One of the corps MP companies was assigned a sector in the middle of TFE's AOR. The company only had two platoons under its control because the other two platoons were attached to TFE headquarters for law enforcement, escort, and PSD (Protective Services Detail) missions. The company was identified as the main effort during the elections for its associated task force and was responsible for six polling sites. During the elections, the company patrolled its sector and established OPs (Observation Posts) at weapons storage sites. The company was given a "be-prepared" mission to transport absentee ballots at the conclusion of the municipal elections.

MP with MWD Search Auto at Traffic Control Point

The other corps MP company was given a sector in the south of TFE's AOR. One platoon was placed under the operational control of an armored cavalry troop, while three platoons remained under the MP company headquarters. The company kept one platoon collocated with the CP as the task force QRF and assigned BCC and area security missions to the other two. The QRF platoon was outfitted with riot control gear and on standby to conduct civil disturbance operations. Of the other two platoons, one established patrols on routes leading to polling sites, while the other patrolled the company sector. One of the polling sites in the company sector was expected to draw over 700 voters, so patrols in that area focused on keeping the route to the site open.

The company also provided limited logistical support to TF units operating in adjacent sectors. The company set up its MKT (Mobile Kitchen Trailer) and maintenance section at the CP and provided mess and vehicle recovery support to the other units. After the elections, the company assisted the OSCE in transporting ballots to collection centers.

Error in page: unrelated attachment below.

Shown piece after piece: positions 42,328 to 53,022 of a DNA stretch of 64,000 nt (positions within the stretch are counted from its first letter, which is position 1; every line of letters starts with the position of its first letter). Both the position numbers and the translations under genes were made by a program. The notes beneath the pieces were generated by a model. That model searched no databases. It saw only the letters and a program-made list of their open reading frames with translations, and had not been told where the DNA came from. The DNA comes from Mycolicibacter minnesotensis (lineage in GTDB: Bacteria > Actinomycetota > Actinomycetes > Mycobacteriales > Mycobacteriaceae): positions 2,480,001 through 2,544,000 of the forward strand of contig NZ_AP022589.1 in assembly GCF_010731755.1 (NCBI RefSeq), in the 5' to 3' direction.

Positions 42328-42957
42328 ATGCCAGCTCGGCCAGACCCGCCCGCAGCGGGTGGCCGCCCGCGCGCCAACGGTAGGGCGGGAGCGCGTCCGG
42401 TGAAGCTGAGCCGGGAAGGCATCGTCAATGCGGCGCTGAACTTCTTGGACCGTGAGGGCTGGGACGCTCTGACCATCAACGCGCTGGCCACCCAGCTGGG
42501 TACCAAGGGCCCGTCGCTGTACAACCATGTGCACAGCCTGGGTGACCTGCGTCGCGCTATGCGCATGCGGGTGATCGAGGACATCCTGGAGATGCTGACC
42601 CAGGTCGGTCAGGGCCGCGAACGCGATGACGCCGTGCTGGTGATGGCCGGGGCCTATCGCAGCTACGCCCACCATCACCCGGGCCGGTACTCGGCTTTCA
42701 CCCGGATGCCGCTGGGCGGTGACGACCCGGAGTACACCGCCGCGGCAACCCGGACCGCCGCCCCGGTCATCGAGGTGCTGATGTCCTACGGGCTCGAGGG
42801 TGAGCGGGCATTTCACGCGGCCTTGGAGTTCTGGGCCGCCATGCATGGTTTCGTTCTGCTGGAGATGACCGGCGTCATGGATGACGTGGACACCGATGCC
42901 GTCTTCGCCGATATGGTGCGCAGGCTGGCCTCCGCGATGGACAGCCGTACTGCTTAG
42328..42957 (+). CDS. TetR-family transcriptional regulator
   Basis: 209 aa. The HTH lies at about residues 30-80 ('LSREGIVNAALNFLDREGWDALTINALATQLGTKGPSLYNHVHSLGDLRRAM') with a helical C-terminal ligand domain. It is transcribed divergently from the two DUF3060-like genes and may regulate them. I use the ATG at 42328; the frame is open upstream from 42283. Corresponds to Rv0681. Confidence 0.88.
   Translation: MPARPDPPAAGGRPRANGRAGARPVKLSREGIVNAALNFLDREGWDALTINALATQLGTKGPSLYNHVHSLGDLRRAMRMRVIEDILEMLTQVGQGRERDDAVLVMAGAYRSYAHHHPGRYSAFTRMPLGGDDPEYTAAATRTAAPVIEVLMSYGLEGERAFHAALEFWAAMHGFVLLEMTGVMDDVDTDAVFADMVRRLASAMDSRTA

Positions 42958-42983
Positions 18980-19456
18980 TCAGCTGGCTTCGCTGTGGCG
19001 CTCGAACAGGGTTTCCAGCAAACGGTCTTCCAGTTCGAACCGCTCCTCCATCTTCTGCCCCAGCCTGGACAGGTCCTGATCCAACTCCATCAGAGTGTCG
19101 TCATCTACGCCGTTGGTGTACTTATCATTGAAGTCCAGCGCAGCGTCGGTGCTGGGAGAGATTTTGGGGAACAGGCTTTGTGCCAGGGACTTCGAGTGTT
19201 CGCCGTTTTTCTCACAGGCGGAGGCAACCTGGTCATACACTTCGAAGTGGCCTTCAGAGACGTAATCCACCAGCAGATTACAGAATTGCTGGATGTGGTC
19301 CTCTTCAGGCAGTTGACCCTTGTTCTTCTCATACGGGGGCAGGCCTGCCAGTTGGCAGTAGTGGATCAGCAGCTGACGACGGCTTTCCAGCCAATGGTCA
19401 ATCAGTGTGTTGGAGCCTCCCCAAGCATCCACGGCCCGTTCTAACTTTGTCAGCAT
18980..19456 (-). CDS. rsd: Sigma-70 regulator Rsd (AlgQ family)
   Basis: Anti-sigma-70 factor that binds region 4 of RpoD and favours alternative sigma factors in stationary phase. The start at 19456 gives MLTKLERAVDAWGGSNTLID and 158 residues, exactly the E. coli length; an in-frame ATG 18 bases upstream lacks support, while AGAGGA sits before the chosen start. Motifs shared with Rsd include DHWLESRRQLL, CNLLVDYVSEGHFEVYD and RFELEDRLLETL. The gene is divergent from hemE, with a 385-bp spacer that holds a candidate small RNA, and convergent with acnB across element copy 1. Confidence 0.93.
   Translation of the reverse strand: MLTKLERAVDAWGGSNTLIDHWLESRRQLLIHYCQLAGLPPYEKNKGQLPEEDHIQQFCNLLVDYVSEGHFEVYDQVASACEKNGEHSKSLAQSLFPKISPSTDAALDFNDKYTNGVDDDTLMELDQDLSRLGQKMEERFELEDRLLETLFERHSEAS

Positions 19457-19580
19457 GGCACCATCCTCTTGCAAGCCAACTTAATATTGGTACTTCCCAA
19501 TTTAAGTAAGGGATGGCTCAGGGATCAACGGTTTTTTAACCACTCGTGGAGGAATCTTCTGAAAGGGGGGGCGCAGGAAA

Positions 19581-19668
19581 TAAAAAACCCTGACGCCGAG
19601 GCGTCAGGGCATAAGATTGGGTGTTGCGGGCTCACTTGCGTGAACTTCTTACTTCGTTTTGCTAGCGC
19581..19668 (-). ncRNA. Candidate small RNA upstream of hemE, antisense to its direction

With the exception of the division MP company in the north, no significant events or difficulties occurred during the elections. A patrol from the division MP company observed shots fired near a polling site and immediately called for assistance from the company. Within an hour, the company had secured the area and coordinated with local police and the IPTF (International Police Task Force) to investigate. Further inquiry by local police officials revealed it was not related to the elections and that it was an attempted jail break.

Nonlethal Munitions and Civil Disturbance Training

MP and Infantry Confront Crowd in Bijelina

In response to a series of violent clashes with Bosnian Serbs (in Brcko and Bijelina) a few weeks before the elections, TFE decided to acquire and train units on the use of nonlethal munitions. The TFE staff coordinated with U.S. Army Europe (USAREUR) for the delivery of nonlethal munitions and riot control gear into the AOR.

TFE decided to acquire this equipment to provide subordinate units with a nonlethal response means. Two days after clashes in Brcko, a mobile training team (MTT) from the U.S. Army MP School (USAMPS) deployed to Bosnia to train TFE units on how to use various types of nonlethal munitions fired from the M203 grenade launcher. The MTT, comprised of three NCO subject matter experts (SMEs), traveled to two outlying base camps to train TFE soldiers from subordinate task forces.